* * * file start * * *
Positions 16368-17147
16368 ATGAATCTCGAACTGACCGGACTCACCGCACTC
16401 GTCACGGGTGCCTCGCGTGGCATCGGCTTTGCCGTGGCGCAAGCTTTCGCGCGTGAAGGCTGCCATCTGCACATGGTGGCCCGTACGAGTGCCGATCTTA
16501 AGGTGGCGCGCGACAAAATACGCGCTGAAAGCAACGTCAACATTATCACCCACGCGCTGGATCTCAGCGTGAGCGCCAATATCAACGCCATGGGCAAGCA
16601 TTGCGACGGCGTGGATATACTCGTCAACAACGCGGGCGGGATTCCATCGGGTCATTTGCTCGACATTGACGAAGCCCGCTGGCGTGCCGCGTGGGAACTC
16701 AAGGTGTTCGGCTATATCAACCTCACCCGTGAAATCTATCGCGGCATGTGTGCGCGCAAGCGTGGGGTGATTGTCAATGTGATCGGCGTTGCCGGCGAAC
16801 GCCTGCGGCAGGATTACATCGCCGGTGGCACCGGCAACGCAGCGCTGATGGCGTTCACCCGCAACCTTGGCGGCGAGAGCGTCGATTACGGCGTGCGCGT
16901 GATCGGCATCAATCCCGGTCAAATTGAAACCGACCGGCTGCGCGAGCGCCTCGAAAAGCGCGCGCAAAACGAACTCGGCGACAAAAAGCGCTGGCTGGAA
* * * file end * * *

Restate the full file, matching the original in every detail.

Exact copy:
Positions 16368-17147
16368 ATGAATCTCGAACTGACCGGACTCACCGCACTC
16401 GTCACGGGTGCCTCGCGTGGCATCGGCTTTGCCGTGGCGCAAGCTTTCGCGCGTGAAGGCTGCCATCTGCACATGGTGGCCCGTACGAGTGCCGATCTTA
16501 AGGTGGCGCGCGACAAAATACGCGCTGAAAGCAACGTCAACATTATCACCCACGCGCTGGATCTCAGCGTGAGCGCCAATATCAACGCCATGGGCAAGCA
16601 TTGCGACGGCGTGGATATACTCGTCAACAACGCGGGCGGGATTCCATCGGGTCATTTGCTCGACATTGACGAAGCCCGCTGGCGTGCCGCGTGGGAACTC
16701 AAGGTGTTCGGCTATATCAACCTCACCCGTGAAATCTATCGCGGCATGTGTGCGCGCAAGCGTGGGGTGATTGTCAATGTGATCGGCGTTGCCGGCGAAC
16801 GCCTGCGGCAGGATTACATCGCCGGTGGCACCGGCAACGCAGCGCTGATGGCGTTCACCCGCAACCTTGGCGGCGAGAGCGTCGATTACGGCGTGCGCGT
16901 GATCGGCATCAATCCCGGTCAAATTGAAACCGACCGGCTGCGCGAGCGCCTCGAAAAGCGCGCGCAAAACGAACTCGGCGACAAAAAGCGCTGGCTGGAA